5 Page 4 PROFILE A portfolio manager, the Caisse de dépôt et placement du Québec invests the funds entrusted to it by Québec public pension and insurance plans and various public bodies. Since its creation by a special Act of the National Assembly in 1965, the Caisse has had the objective of achieving optimal financial returns and contributing by its activities to the vitality of the Québec economy, while ensuring the safety of the capital under management. A team of professionals makes an astute selection of investments and actively manages the Caisse portfolio. In doing so, managers use the best financial vehicles available: bonds, shares and convertible securities, mortgages, real estate and short-term investments, and derivative products. Active on all major financial markets, the Caisse is also the leading provider of risk capital in Québec and in Canada for private investments. The Caisse is also the leading investor in the Canadian stock market and is an important portfolio manager in North America. Operations are worldwide: the Americas, Europe and Asia. Its principal place of business is in Montréal, a major financial centre, while its Québec regional network Accès Capital has over 10 offices across Québec. The Caisse also shares representative offices in various countries.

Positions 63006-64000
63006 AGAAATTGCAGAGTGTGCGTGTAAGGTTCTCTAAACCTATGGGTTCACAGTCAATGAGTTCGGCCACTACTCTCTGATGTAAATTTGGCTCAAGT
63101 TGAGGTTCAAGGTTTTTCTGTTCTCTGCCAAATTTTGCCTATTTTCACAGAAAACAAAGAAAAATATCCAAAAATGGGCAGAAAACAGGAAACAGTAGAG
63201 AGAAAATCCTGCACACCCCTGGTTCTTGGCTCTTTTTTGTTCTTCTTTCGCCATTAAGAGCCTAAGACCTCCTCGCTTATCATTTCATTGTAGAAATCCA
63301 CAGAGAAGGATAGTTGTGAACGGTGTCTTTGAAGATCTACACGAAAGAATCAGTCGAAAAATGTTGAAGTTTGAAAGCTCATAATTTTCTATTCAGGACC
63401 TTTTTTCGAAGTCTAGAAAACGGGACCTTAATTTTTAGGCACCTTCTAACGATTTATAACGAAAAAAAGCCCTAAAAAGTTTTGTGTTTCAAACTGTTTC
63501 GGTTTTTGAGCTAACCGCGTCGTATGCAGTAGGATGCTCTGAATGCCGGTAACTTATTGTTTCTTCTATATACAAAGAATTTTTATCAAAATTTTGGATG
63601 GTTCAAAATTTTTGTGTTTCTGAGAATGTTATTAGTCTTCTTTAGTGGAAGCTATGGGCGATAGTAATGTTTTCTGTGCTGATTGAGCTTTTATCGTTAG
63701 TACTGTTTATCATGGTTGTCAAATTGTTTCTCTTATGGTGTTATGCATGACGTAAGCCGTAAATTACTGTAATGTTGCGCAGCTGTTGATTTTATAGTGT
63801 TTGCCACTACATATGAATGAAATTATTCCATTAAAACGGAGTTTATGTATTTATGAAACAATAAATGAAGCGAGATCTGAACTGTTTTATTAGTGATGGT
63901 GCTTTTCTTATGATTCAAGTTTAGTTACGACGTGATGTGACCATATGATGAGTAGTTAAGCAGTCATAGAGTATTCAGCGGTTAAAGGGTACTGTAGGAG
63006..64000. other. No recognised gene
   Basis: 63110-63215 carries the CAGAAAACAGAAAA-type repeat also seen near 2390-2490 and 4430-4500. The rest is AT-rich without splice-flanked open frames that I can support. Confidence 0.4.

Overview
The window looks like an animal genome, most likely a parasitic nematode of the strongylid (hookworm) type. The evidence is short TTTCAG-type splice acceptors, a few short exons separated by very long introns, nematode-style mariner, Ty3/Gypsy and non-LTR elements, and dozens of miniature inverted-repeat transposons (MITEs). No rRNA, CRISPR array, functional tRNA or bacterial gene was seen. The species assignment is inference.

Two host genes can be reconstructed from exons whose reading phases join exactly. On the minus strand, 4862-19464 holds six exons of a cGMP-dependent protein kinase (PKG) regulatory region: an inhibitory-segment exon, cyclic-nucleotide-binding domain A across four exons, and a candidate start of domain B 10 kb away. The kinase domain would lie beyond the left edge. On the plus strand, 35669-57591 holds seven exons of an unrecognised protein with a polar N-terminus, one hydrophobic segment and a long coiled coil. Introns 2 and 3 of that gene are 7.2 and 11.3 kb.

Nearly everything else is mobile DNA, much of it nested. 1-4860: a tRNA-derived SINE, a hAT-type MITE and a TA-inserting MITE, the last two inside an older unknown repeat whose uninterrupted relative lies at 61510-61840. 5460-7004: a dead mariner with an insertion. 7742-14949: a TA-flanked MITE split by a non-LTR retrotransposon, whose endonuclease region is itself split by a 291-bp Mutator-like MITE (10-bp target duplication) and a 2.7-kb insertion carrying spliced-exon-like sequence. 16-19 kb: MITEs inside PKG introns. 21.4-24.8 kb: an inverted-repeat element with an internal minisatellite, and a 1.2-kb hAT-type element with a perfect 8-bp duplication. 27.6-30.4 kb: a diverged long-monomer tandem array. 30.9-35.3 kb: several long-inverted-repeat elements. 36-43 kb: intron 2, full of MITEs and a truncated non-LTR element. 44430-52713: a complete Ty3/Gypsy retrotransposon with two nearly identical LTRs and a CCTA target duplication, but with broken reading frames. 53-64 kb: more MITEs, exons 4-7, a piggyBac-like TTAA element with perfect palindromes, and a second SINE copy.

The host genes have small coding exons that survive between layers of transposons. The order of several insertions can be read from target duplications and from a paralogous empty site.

6 Page 5 MESSAGE FROM THE CHAIRMAN OF THE BOARD AND CHIEF EXECUTIVE OFFICER In 1996, thanks to its investment management teams, the Caisse de dépôt et placement du Québec achieved an overall return of 15.6%, bringing the average annual return for the last two years to 16.9%, the five-year return to 10.8% and the 10-year return to 10.2%. Income and added value totalled $15.5 billion for the last two years, $7.6 billion of which was generated in Assets rose from $44.9 billion at year-end 1994 to $51.2 billion at the end of 1995 and $57.2 billion at the end of Withdrawals by depositors were $1.6 billion in both 1995 and The 1996 Caisse results were very much in line with its long-term asset mix objectives. Bonds and other fixedincome instruments remain the largest asset class, while equities continue at the 40% legal limit, lower than most major pension funds and the real estate and mortgage sector represents 8 to 10% of assets. Overall, this asset mix has proven to be profitable for the domestic market over the last 15 years. In 1996, however, North American stock markets outperformed bond markets by a wide margin, with investor demand pushing up the value of the Canadian equities market by approximately 28% for the year. On its Québec and Canadian equities, which account for approximately 25% of the portfolio, the Caisse came close to matching the return for the domestic equities market, with one of the lowest portfolio risk levels in recent years. In other words, the Caisse adopted a cautious approach in 1996 in both the domestic and U.S. markets. However, it resisted the temptation and was proven right to liquidate its U.S. equity positions, which might have been a justifiable response to the extraordinarily high returns in this market in Overall, the performance of the foreign equity portfolio exceeded the objectives set. For their part, real estate investments finally seemed to have emerged from their long slump, with a 1996 return comparable to bond yields. In future years, the Caisse expects real estate investments to make a useful and positive contribution to its returns as a stabilizing force, which is the role they were originally intended to play. The managers responsible for fixed-income securities, in other words the management of interest rate risk, obtained an excellent performance from their portfolio, once again demonstrating a remarkably high level of expertise. The Private Investments Group also turned in noteworthy results. The five subsidiaries formed in 1995 were given the task of executing a $1.3 billion investment programme in 1996 and In 1996 alone, they succeeded in carrying out 80% of the programme with investments of $1.040 billion, generating a 31.5% return on their total portfolio of domestic equities and 20% on foreign securities. The management and Board of Directors of the Caisse believe such private investments offer long-term potential that, with the added value in the form of talent, expertise, information and networks, may surpass performance on markets that are increasingly efficient. They also offer opportunities for making a positive impact on the Québec economy, employment and businesses in Québec. Private investments will therefore continue to grow as a proportion of the total portfolio. In spite of rapid changes in the world of finance, the Caisse remains committed to its original mission: obtaining the best possible financial returns continues to be its fundamental purpose. The second important aspect of its mission, obtaining economic returns, or in other words, securing collateral economic benefits, calls for close and informed partnerships with results-oriented Québec businesses of all sizes and in all sectors and with all participants in Québec s financial and economic life.